Drug News: Methylprednisolone
Woman Dies from Contaminated Drug
An elderly woman died during August 2002 in a Raleigh, North Carolina hospital, and two others contracted meningitis as a result of a medication infected with a type of mold called Wangiella dermatitidis.
According to the North Carolina Department of Health and Human Services, three patients in eastern North Carolina who received injections of the drug methylprednisolone contracted fungal meningitis from contaminated medication. State Health Officials estimated that up to 1,000 patients in North Carolina clinics may have been injected with the same drug. The methylprednisolone made by a South Carolina pharmacy was sent to facilities in Pinehurst, NC, Goldsboro, NC, and Jacksonville, NC. At least some of the contaminated drug originated from South Carolina Urgent Care Pharmacy in Spartanburg, South Carolina. Because of a national shortage of methylprednisolone from the regular manufacturer, the South Carolina pharmacy made a batch and shipped it to clinics in Virginia, Connecticut, South Carolina, Massachussetts, and North Carolina.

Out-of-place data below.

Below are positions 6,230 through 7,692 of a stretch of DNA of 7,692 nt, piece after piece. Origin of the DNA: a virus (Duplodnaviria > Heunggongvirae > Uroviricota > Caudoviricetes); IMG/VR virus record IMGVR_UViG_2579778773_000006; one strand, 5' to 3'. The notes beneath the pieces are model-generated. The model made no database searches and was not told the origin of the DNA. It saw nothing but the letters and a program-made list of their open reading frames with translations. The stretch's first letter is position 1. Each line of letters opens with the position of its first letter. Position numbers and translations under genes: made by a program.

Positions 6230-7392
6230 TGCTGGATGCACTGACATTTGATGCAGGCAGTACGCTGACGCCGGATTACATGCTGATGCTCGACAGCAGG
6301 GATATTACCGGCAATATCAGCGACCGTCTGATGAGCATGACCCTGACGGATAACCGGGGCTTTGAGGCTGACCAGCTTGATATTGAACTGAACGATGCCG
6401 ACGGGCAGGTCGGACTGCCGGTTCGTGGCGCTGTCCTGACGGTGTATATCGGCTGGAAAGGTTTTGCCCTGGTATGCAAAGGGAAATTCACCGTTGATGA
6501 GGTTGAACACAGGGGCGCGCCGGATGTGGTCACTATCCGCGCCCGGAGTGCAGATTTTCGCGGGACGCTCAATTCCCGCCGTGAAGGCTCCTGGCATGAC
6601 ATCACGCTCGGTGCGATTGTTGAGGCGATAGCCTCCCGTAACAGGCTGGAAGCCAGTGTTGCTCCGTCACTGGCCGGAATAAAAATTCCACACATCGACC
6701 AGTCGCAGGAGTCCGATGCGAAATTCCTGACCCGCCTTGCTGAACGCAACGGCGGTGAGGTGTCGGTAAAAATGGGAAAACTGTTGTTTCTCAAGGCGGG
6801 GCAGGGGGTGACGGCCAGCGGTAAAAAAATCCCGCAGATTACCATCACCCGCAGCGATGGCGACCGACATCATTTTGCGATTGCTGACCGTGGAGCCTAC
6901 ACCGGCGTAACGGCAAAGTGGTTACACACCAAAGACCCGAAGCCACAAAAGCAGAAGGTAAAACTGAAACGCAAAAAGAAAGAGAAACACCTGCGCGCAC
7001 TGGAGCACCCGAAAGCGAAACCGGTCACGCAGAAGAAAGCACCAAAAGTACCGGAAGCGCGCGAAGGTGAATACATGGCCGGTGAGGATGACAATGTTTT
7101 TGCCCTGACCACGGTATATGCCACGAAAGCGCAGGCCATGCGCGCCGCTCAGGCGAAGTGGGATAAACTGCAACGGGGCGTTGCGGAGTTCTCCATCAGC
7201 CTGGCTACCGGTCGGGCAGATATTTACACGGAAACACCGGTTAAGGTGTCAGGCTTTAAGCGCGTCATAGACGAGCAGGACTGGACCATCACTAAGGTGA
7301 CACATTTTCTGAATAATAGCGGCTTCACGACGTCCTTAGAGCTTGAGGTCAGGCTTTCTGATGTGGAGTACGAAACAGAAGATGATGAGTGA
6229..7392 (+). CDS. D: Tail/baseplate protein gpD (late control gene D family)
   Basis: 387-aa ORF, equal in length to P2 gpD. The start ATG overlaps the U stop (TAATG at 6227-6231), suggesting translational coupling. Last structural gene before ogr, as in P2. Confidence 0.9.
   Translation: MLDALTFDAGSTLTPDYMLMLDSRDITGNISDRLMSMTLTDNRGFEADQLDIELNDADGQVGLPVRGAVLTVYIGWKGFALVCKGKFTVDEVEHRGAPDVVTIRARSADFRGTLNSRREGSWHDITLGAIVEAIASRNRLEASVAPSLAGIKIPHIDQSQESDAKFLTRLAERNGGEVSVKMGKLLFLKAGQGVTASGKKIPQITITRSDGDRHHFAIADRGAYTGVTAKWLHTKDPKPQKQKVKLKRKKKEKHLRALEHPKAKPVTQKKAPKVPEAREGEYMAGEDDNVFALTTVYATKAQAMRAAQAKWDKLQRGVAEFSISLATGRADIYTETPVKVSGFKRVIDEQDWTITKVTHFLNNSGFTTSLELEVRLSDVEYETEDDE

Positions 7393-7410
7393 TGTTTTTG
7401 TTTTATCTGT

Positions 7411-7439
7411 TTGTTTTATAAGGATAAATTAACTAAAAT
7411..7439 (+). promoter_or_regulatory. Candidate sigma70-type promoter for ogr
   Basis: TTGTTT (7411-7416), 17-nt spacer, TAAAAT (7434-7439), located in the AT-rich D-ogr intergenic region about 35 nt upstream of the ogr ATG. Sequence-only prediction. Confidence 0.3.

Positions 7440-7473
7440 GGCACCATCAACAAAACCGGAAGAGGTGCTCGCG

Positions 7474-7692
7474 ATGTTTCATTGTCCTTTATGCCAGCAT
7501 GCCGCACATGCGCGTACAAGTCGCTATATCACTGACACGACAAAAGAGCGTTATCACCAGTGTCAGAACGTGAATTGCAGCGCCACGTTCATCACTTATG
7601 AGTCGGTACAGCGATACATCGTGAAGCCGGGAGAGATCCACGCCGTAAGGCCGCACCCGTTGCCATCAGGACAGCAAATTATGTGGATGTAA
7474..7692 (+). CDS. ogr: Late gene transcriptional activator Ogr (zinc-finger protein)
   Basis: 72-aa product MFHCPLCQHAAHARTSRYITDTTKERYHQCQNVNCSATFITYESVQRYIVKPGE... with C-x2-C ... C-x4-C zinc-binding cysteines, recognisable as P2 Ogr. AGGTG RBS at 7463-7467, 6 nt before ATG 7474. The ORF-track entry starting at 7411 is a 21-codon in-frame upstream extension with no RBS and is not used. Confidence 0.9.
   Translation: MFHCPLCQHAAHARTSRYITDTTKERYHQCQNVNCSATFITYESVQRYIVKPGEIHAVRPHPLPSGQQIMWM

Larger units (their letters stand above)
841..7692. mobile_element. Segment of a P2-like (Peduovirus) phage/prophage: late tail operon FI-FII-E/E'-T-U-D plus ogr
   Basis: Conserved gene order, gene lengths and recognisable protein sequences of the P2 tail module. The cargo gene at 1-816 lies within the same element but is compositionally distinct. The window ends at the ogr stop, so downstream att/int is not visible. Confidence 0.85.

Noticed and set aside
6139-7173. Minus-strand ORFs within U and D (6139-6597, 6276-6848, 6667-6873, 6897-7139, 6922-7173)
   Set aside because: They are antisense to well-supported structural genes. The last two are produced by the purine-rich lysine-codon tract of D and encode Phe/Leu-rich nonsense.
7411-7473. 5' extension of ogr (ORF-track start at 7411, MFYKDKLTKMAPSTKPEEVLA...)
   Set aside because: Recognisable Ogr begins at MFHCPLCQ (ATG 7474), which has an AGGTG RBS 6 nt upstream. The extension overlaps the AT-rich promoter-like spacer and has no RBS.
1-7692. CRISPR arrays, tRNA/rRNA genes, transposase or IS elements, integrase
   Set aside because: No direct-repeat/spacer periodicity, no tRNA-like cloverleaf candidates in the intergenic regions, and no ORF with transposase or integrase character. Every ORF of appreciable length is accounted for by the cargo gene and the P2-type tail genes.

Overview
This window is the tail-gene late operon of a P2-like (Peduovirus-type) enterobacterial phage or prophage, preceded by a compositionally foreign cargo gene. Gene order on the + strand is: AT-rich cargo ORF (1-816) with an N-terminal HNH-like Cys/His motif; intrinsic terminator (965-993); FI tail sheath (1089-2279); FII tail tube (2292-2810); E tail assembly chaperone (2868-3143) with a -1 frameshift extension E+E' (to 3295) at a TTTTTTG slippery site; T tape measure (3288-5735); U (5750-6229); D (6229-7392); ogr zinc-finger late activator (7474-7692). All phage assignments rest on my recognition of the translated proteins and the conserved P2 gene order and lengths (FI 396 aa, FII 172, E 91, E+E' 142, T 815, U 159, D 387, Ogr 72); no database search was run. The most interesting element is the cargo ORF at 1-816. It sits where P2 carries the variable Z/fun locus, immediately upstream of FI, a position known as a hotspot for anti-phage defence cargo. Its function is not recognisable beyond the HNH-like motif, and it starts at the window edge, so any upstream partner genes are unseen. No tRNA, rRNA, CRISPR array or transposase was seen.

Meningitis is an infection of the lining of the brain and spinal cord. Symptoms include headache, fever, stiff neck, vomiting, and back pain. Health officials stated that patients who received spinal shots of this contaminated methylprednisolone are most at risk for developing symptoms of meningitis.